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Dreamliner 787 flights for battery tests may resume soon

There are US reports, including this one in the Seattle Times, that the FAA will soon approve test flights by otherwise grounded 787 Dreamliners to examine while in flight its electrical system and battery performance.

It has also been suggested that the flights could then lead to testing of a fix for the battery fire risks that is rumored to be under preparation by Boeing, which after all, would have the inside running as to what is really at issue and how it can be dealt with.

However the Seattle Times report makes a point of discouraging hopes of a rapid return to service.

While the report doesn’t mention it, there are also whispers that on Wednesday US time Boeing will be making a definitive statement about the 787 program. From here, it is something worth mentioning but not endorsing as gospel.

There are also references in the industry to possible issues with high humidity or condensation occurring in the 787 electricals.

In other developments it has been confirmed that India’s aviation authority allowed two repositioning flights by Air-India 787s during the world wide grounding of the type.

From all of the omens and hints so far, it appears likely that the first of the Qantas 787-8s that are to be used by Jetstar will at best, be further delayed by only a matter of months. That could yet see the first of them delivered before the end of the year, given the vague timetable previously announced of deliveries in the second half of this year.

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  • 1
    TT
    Posted February 5, 2013 at 1:57 pm | Permalink

    I would be interested to know what sort of flight certificate would such flgihts be conducted under? Would it be under experimental certificate (with a big experiemental sticker at exit doors)?

  • 2
    comet
    Posted February 5, 2013 at 3:20 pm | Permalink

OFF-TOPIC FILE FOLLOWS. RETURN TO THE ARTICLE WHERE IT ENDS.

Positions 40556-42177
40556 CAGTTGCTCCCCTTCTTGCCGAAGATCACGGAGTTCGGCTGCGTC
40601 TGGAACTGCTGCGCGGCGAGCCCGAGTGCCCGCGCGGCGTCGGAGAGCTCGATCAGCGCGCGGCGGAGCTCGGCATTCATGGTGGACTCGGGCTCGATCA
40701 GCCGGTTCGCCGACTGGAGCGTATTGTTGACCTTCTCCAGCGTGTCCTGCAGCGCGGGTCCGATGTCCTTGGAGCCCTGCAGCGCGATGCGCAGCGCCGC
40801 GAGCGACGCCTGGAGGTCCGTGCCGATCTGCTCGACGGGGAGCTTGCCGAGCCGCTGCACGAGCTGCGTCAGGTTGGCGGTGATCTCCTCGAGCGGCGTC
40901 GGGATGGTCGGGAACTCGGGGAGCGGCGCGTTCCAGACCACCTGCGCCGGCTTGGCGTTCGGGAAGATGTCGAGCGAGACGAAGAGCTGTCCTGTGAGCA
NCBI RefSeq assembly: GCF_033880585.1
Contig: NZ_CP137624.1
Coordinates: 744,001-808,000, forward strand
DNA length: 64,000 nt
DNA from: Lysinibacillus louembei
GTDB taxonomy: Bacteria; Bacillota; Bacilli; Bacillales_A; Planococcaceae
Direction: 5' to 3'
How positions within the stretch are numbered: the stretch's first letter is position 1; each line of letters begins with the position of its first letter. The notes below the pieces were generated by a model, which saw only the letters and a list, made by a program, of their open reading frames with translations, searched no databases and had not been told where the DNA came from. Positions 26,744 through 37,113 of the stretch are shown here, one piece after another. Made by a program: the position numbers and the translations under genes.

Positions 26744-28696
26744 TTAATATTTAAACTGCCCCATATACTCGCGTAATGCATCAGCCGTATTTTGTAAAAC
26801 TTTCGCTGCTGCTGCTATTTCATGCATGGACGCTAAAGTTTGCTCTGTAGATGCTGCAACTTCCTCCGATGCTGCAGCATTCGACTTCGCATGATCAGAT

Dreamliner woes will only get worse.

    Boeing’s incompetent management is only thinking short term. Their short sighted aim is to get a quick fix and get back into the air as quickly as possible. But this could do more harm than good.

    The Dreamliner’s technical problems are widespread. The entire electrical system needs revision. A quick battery fix (or the bizarre fire containment dome) will allow the Dreamliner to get back into the air, only to be grounded again as other problems arise.

    The Dreamliner’s reputation is already damaged, and it can’t afford further major problems down the track.

    It’s actually in Boeing’s interest to keep the Dreamliner grounded until such time all the electrical issues are resolved. It’s painful, but to prematurely fly would cause greater long term damage.

    For once, Boeing needs to listen to its engineers, and not be pressured by the executives in its marketing department.

  • 3
    COTOS
    Posted February 5, 2013 at 10:37 pm | Permalink

    A big Ahmen to that

  • 4
    keesje
    Posted February 6, 2013 at 3:00 am | Permalink

    comet thats my feeling too. A second grounding would be destructive. Looking at the Greamliner program and it string of unwelcome surprizes it is not unimageable however. Even the most pessimistic airbus fanboys proved optimistic in their predictions :(

  • 5
    Nick Brodie
    Posted February 6, 2013 at 9:58 am | Permalink

    way out of my comfort zone here but wouldn’t a solution be swapping to old battery technology (Nicad or NiMH, some heat-sinks and fans?

  • 6
    LongTimeObserver
    Posted February 6, 2013 at 9:59 am | Permalink

    All test flying is conducted under an ‘Experimental’ Category designation and special airworthiness certificate, and yes, a placard to that effect is required at the forward entry door.

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